Sacramento, CA —
With the announcement today of former Bell City Manager Robert Rizzo on 69 counts of public corruption, the League of California Cities reiterated the organization’s stance on good government and transparency.
The League of California Cities denounced Mr. Rizzo’s actions from the moment they were uncovered. The outrageous crimes of a few former elected and appointed officials in the city of Bell represented a significant breach of public trust that is inexcusable. Yet this corruption scandal also served as an important opportunity for local governments throughout California to evaluate and improve upon their own practices.
In the wake of the Bell scandal, the League of California Cities and its member cities, city managers and local elected officials took immediate and significant steps to enhance local government transparency and accountability, to assist the residents of Bell in reforming and reconstituting their government, and to provide all California cities with the tools, guidelines and resources to become more open and responsive to their taxpayers. Locally-elected and appointed officials have an obligation to maintain the public trust. The League of California Cities is pleased it is able to play a continual role in developing tools and resources to ensure maximum transparency and accountability.
Following the scandal in the city of Bell, the League of California Cities engaged in a range of initiatives to provide better accountability and transparency including:
Releasing the 2010 City Manager Compensation Survey;
Supporting transparency legislation that requires public reporting and public posting of salary and compensation information for state and local government employees that is used on the Controller’s website;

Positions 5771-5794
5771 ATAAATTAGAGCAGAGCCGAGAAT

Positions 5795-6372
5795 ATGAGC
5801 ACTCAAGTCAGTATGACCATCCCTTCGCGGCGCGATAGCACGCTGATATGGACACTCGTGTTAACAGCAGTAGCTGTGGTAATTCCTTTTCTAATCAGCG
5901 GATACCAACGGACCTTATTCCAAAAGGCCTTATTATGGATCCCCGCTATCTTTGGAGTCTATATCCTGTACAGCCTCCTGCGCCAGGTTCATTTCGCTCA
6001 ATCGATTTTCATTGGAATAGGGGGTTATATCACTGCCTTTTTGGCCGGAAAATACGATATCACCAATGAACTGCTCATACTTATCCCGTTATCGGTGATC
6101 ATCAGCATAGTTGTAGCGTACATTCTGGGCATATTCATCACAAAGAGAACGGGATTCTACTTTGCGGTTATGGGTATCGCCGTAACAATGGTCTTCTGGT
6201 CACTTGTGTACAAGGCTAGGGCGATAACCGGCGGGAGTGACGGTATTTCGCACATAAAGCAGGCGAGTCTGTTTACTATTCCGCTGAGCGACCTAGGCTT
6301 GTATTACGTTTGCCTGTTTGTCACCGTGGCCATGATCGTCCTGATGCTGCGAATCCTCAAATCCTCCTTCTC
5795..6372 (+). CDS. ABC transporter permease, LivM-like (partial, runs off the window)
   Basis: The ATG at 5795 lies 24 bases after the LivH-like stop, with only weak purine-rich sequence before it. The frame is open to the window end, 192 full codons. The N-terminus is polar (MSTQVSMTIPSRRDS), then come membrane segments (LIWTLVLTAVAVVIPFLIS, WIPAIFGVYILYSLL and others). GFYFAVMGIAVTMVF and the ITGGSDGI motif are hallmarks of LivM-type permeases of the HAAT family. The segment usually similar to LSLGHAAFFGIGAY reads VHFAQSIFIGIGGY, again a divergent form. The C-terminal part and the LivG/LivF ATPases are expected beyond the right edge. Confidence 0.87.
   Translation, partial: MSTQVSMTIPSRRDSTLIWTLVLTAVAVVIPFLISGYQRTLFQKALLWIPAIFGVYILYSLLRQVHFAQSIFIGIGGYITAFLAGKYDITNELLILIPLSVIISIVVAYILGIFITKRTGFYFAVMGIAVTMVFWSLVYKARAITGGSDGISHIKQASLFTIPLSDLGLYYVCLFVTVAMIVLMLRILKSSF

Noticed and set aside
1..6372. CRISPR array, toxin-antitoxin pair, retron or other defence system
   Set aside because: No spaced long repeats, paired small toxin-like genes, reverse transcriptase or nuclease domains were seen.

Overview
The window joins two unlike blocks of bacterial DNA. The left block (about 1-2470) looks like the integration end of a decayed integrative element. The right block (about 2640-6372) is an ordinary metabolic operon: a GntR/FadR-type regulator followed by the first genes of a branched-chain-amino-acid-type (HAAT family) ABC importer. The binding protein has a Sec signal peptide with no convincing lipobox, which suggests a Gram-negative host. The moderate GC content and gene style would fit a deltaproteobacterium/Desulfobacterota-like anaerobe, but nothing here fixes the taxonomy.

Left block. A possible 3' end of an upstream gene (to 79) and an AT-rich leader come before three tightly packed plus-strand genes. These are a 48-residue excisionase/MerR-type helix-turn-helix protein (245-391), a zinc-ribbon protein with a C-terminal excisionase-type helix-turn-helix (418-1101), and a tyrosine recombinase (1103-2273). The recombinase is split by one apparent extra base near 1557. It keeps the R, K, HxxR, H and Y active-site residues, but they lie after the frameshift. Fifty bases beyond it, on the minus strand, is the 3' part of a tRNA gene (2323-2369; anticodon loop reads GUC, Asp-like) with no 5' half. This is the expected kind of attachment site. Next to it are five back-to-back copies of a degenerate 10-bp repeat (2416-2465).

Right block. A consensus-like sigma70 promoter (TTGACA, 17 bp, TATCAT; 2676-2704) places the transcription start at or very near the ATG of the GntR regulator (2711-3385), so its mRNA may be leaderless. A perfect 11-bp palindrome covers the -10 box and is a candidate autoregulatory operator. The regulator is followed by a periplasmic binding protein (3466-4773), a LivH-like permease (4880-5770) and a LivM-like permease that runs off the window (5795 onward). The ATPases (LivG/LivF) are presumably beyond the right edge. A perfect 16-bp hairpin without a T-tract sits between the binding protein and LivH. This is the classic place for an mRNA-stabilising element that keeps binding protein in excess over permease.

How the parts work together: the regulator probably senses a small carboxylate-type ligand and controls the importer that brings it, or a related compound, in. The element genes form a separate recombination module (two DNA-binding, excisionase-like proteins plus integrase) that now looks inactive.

Working with the State Controller on his compensation database;
Publishing City Manager Salary Guidelines on the League website at www.cacities.org/opengovernment; and
Enhancing the League’s Open Government website resources at www.cacities.org/opengovernment.
In addition, The Institute for Local Government (ILG), the nonprofit research affiliate of the League and California State Association of Counties (CSAC), provides ethics training, guidance, and resources for local officials related to public service ethics and transparency, participated in four workshops in the city of Bell to help the new council and community. ILG resources were also used by the city of Bell in developing the city’s new website, which subsequently won a national award for transparency.
Established in 1898, the League of California Cities is a nonprofit statewide association that advocates for cities with the state and federal governments and provides education and training services to elected and appointed city officials.